The current campaign to derail Yair Golan’s candidacy for Chief of Staff of the IDF has brought into relief the issue of what we call in Hebrew, tohar haneshek – purity of arms. The notion standing behind this term is that there are limits to legitimate use of force even in a military conflict. In the controversy over Golan’s candidacy, a number of his statements about legitimate use of force have been revisited. For example, Golan has said that it is illegitimate to mow down an apartment building full of innocent women and children to prevent a risk to Israeli soldiers. Are those who are condemning Golan suggesting that this is an acceptable tactic? Would they legitimate this for any level of risk? This extreme and simplistic discourse grates against some fundamental statements of Jewish war ethics. A full exploration of this issue is beyond the purview of this short piece. Here we will just explore some snippets that hopefully will demonstrate the pedigree of Golan’s concerns.
For example, the Midrash’s comments about Jacob’s reunion with his brother Esau provide us with a complex and nuanced set of concerns. The Torah tells us that on the eve of their meeting, “Jacob was greatly afraid and was distressed.” (Genesis 32:8) Last Jacob saw him, Esau was out for murder. Of course, Jacob was afraid for his life when he approached his brother for the first time in twenty years. And yet, the Rabbis wondered why the Torah used two terms to express Jacob’s fear — he was “greatly afraid (ויירא)” and “distressed (ויצר).” They explained that besides his fear for his own life, Jacob was distressed about the possibility of taking Esau’s life.
This concern for the welfare of our enemies does not find a voice only in the Rabbinic period when it could be argued that such statements had no practical import. Even in the modern reality of the state of Israel where these matters have extremely concrete ramifications, great Rabbinic voices spoke in these terms. In the midst of Israel’s war of independence, Rabbi Yehuda Amital published one of the first pragmatic monographs on war and Jewish law in modern times. While regretting that he could not fully address them, R. Amital touched upon these issues. He emphasized that every human being is created in the image of God; therefore, he declared that enemy corpses and captives must be treated with appropriate respect. In later years, R. Amital referred to the writings of Israel’s first chief rabbi of the IDF, Rabbi Shlomo Goren, to set the bar for these types of concerns.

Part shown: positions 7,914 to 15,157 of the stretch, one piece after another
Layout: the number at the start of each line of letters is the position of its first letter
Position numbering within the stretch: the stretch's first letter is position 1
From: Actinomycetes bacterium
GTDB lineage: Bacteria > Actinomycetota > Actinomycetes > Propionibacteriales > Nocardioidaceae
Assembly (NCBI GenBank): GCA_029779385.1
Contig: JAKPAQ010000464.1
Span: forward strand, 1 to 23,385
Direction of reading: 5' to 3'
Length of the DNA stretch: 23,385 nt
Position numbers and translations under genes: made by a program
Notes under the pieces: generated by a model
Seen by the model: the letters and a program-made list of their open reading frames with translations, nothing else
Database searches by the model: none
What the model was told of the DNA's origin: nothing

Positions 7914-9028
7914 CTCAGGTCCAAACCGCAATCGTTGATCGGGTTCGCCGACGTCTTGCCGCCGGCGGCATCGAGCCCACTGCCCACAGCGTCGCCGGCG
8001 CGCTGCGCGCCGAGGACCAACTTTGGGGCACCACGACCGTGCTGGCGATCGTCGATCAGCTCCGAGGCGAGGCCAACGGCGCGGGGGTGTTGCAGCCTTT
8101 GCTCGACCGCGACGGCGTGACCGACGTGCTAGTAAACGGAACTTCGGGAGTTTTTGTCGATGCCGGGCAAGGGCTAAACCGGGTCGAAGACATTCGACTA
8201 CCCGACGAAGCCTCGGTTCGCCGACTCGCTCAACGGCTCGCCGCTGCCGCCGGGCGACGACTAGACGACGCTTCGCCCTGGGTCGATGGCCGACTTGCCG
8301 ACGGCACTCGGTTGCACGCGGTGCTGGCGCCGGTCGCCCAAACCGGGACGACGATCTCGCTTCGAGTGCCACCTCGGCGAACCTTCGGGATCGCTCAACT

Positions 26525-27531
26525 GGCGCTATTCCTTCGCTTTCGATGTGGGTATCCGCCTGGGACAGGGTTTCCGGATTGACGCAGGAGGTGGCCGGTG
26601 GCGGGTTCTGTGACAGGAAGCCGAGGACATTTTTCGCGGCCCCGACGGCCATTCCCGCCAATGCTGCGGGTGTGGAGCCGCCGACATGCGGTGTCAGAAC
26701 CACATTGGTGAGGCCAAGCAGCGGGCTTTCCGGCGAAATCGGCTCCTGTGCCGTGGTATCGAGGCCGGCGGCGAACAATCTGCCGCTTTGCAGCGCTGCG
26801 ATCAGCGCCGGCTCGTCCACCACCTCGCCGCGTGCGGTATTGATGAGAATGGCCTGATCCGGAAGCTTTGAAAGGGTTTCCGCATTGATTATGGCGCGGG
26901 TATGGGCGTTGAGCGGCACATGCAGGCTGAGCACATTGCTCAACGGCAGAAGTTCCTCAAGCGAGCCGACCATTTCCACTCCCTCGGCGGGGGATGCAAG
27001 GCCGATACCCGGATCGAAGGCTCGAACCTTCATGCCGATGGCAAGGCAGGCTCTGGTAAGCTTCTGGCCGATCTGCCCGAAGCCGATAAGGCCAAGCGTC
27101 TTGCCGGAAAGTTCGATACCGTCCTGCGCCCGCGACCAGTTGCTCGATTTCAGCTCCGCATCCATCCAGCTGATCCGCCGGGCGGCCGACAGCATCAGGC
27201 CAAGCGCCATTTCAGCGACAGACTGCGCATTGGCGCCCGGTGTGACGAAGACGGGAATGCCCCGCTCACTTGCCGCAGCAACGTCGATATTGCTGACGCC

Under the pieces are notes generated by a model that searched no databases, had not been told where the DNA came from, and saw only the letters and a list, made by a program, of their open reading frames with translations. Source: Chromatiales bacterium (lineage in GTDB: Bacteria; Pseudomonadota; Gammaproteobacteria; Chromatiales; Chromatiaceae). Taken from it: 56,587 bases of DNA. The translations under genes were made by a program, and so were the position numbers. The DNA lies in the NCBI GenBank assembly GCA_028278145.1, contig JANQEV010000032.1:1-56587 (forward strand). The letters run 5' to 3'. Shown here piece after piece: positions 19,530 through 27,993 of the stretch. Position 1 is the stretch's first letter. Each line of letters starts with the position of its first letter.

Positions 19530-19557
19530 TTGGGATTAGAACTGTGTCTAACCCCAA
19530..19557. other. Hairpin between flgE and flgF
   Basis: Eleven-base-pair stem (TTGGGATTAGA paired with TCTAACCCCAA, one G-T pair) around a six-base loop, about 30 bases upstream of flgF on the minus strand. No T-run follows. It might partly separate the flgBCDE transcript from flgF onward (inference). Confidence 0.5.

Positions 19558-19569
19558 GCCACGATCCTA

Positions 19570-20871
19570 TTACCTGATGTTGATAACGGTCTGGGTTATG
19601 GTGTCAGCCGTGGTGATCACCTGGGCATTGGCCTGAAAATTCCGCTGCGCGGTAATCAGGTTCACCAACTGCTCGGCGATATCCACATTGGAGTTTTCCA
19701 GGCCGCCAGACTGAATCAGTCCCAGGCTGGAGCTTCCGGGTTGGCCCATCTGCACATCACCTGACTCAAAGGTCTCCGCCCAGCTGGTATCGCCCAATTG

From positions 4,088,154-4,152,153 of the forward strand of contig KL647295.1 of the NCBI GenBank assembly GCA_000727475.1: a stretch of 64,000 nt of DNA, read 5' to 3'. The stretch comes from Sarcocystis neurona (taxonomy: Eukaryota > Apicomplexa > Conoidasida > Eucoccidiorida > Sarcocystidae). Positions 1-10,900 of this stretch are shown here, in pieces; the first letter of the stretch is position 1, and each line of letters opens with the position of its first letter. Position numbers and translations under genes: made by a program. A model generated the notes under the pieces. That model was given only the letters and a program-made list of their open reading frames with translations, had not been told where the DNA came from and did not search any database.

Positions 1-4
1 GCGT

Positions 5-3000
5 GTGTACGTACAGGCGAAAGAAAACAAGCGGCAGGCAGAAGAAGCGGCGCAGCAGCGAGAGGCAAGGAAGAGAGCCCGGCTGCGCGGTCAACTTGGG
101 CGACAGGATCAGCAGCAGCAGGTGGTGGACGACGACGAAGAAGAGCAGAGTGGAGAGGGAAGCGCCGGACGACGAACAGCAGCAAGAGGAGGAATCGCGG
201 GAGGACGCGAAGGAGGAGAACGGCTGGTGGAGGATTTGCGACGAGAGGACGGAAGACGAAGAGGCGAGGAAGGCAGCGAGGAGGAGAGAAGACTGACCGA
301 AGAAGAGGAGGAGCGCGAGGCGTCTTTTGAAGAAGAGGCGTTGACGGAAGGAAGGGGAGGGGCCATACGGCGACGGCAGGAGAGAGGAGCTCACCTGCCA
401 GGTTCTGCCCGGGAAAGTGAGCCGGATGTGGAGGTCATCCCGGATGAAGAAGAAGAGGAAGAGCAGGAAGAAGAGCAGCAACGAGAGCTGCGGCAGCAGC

Rabbi Goren in the first chapter of his collection of responsa on war – Meshiv Milchama – emphasizes the sanctity of all human life, even the enemy’s. He states that it is forbidden to kill enemy combatants if there is no military necessity; it is likewise forbidden to kill noncombatants. In a fascinating responsum, R. Goren justified the IDF’s decision to allow the PLO to flee from the siege on Beirut because in his understanding, halakhah demands that the enemy always be given an opportunity to flee for their lives. Rabbi Amital and Rabbi Goren, pioneers in recreating a Jewish ethic of war in modern times, were clear in expressing the legitimacy of restraint of force to protect innocent civilians and even combatants.
What is the proper balance between avoiding harm to enemy combatants and non-combatants and protecting our own lives? Obviously the dominant and primary concern must be for self-defense, yet that primacy should not excuse complete disregard for all other human life. Reasonable minds can disagree over the degree of this sensitivity, but complete rejection of it runs counter to the deep strain of Jewish war ethics outlined above.
It seems to me that this nuanced approach should be that backdrop upon which we evaluate Yair Golan’s statements regarding risks to Israeli soldiers vs. Palestinian civilians. Only those in the know can judge his overall suitability for the role of IDF Chief of Staff. Here we are only concerned with the public discourse around his statements that some have found controversial. His calls of concern for the lives of bystanders and for restraint in using force seem to be a legitimate echo of Jacob’s “distress” over taking any life. I would hope that every Jew would share in this concern, and certainly a general in the IDF which prides itself on its morality. The question then should be, is his concern properly balanced with a profound dedication to the protection of the people of Israel from its enemies. His public record of service in the IDF would seem to suggest just that.